Jessica Jones is a cynical, traumatized superhero being harassed and threatened by the incredibly powerful mind-controller Kilgrave, who can strike at her at any moment.

 Yeah this all checks out. This is still basically what’s going on in the show, and we’re very close to the halfway mark now. The state of show still has yet to change.

That’s bad. By the end of the first third, a story should be examining something beyond what was established at the beginning. And Jessica Jones is not doing that.


The problem with Jessica Jones is one of potential.

Jessica is a superpowered person. She can do lots of things that we can’t. And though she is traumatized, and is now spiritually and mentally weakened, it’s clear she’s a strong character who can still take action.

Except, it takes five episodes for her to do that – four whole goddamn hours from the pilot, where the stakes are made clear. And then all that work gets flushed down the toilet.

Worse, the progress she makes – tracking down Kilgrave, attempting to kidnap him – doesn’t happen because of her own persistent efforts. Rather, she kind of falls backassward into them. Her attorney makes a bunch of noise about mind control alibis on the radio, a bunch of people show up claiming to have been coerced by him, Jessica reluctantly forms a support group, and one of them mentions offhandedly that, hey, I was Kilgrave’s driver for a while, and he made me keep driving back to meet this one dude, who turns out to be Jessica’s neighbor.

That’s not quite the fruits of Jessica’s labor. That’s a circumstantial gift. One that she didn’t totally work for, one that the show immediately squanders by having a bunch of random goons with cattle prods take Kilgrave back the second Jessica kidnaps him. So it’s a somewhat unsatisfying, passive turning point that the show then immediately renders inconsequential. “Hey, you thought we were going to do something? Well, here are some guys to make sure we actually can’t do something, so let’s start all over again.”

Then there’s Kilgrave himself. We’re halfway through the show and the entirety of the action has taken place within this character’s shadow – but we still don’t know anything about him. I know he’s mean and he makes kids pee on the floor and shopkeeps throw hot coffee in their own faces – I get that he’s bad, he makes a girl kill her parents in the first goddamn episode! But I don’t really know who he is. The show is almost halfway over and he’s remained an enigma throughout.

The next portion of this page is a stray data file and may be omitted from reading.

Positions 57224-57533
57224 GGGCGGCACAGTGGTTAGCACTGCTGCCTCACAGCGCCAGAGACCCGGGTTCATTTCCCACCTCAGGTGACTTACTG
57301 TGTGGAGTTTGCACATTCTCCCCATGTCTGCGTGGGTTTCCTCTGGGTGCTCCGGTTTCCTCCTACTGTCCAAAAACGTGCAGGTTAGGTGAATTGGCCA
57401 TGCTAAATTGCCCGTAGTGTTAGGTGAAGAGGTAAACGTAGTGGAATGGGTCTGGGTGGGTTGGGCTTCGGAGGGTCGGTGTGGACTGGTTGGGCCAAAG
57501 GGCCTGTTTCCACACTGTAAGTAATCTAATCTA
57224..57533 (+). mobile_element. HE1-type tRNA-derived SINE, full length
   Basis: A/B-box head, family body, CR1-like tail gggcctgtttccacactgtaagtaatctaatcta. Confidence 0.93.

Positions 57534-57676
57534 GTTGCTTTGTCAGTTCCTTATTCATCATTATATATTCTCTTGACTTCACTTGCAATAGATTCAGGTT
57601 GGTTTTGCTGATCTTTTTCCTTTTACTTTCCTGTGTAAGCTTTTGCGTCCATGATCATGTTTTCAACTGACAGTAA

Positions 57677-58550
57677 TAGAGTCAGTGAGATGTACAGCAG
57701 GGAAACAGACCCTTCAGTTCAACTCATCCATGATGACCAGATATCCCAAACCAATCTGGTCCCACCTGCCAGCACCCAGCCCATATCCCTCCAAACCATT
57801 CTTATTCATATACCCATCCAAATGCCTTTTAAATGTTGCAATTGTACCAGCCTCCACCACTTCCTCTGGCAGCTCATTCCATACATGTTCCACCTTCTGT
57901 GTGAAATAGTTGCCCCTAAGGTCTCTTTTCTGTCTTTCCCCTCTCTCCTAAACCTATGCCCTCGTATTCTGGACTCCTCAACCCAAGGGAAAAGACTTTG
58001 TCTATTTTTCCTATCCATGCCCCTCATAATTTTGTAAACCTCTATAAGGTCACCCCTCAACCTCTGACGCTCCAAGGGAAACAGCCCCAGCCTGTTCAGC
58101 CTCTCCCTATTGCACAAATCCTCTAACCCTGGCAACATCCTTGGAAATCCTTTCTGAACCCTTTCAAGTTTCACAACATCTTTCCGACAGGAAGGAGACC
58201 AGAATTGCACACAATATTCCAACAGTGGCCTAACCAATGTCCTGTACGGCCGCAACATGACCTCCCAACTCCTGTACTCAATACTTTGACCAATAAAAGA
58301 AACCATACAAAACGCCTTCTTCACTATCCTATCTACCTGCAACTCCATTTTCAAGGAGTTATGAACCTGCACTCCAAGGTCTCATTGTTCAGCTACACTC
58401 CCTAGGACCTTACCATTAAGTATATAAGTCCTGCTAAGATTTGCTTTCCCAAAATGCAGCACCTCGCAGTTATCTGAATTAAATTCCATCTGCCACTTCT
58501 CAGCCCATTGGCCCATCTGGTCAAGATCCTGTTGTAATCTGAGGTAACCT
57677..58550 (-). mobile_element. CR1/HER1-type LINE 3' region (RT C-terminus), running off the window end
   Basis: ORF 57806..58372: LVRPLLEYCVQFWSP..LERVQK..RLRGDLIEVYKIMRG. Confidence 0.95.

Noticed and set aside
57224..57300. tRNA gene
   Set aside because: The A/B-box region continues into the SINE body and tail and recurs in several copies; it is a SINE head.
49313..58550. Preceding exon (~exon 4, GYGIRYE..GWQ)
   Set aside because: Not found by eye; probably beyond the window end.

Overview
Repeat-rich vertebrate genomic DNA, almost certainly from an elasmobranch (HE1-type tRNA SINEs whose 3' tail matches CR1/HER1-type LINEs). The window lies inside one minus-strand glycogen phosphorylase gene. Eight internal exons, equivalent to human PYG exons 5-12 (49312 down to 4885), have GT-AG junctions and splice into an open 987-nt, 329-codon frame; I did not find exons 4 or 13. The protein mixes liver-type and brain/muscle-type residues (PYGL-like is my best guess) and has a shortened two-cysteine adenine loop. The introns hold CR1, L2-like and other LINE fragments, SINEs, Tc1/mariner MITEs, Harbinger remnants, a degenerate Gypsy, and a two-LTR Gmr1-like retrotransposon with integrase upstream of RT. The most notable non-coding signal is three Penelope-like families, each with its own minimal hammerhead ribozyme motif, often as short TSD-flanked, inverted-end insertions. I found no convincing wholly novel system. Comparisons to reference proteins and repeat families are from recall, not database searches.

As Kilgrave is the guy generating almost 100% of the show’s conflict, that’s bad. It’s bad if the engine of all the show’s drama is an absent non-entity.

Also, Kilgrave is super-powerful, but besides the action in the pilot, he hasn’t really done much that we can see. He’s just kind of hanging around, controlling people, getting photos of Jessica, but not much else. The one time he does something it’s because he’s (very, very stupidly) provoked.

I mean, this guy can make a whole roomful of people kill themselves, right? He can do anything, right? But he’s done jack shit since the pilot. He hasn’t surprised us or made us think differently about him.

So basically this show is about two superpowered people who don’t really do much with those powers. That’s frustrating to watch.

Some other issues with the characters:

  •  The show takes its sweet time on Jessica and Luke’s relationship. They have sex once, she sees the photo of Luke’s girlfriend (whom she killed), and she wigs out a bit. By this point we, The Audience, have gotten it. But then they figure out each other superpowers, they have sex again, and we’re again reminded that Jessica killed his girlfriend. We get it! Move on! Complicate this further, or something!
  • I’m not sure what to do with Trish. Trish is Jessica’s rich, famous, radio-show friend, who has some kind of troubled past due to her safe room and security measures. (I think it has to do with Kilgrave, or her mother? It didn’t seem clear.) Trish knows that Kilgrave can control other people, yet when a cop comes to her reinforced door for some Obviously Incredibly Sketchy Reasons and asks to come in without a warrant, Trish frowns for a bit, then opens the door, and he of course tries to kill her. (Cue my wife yelling, “WHAT IS THE MATTER WITH YOU?”) None of this is particularly intelligent – it is unwise to fuck with telepaths, then doubly unwise to open your door to anyone. She and the cop later bond over the incident, and hook up, but it’s not clear what she adds to the central conflict between Kilgrave and Jessica. She’s just kind of there.
  • Also, as nice as it is to see Carrie-Anne Moss on TV, and to see two married gay women past their 40’s, I’m not yet sure what she’s adding to the plot. She’s cheating on her wife, sure, and then splits up with her wife… but, I mean, okay? So what? I suspect the show will do something with this later – but it’s taking its sweet time doing this. Right now we’re stepping away from a superpowered stalker story to deal with some not-quite-fleshed-out matrimonial issues. For significant minutes at a time. It’s not like things were moving slow enough already.
  • And not to get too uber nerdy, but how is it that Jessica has the strength and the physical durability to stop a speeding car in its tracks, yet can also cut her fingers on glass and get shot and wounded like any other person? How is it that her ankles and legs can take the punishment of jumping on and off skyscrapers, yet a punch to the face still jacks her up? If she punches someone in the chest hard enough to kill them, shouldn’t her fist basically explode under the strain, if it isn’t superhumanly durable? The show hasn’t made the rules there quite clear.


Lest we forget, Daredevil, Marvel’s other Netflix show, had lots of these problems too.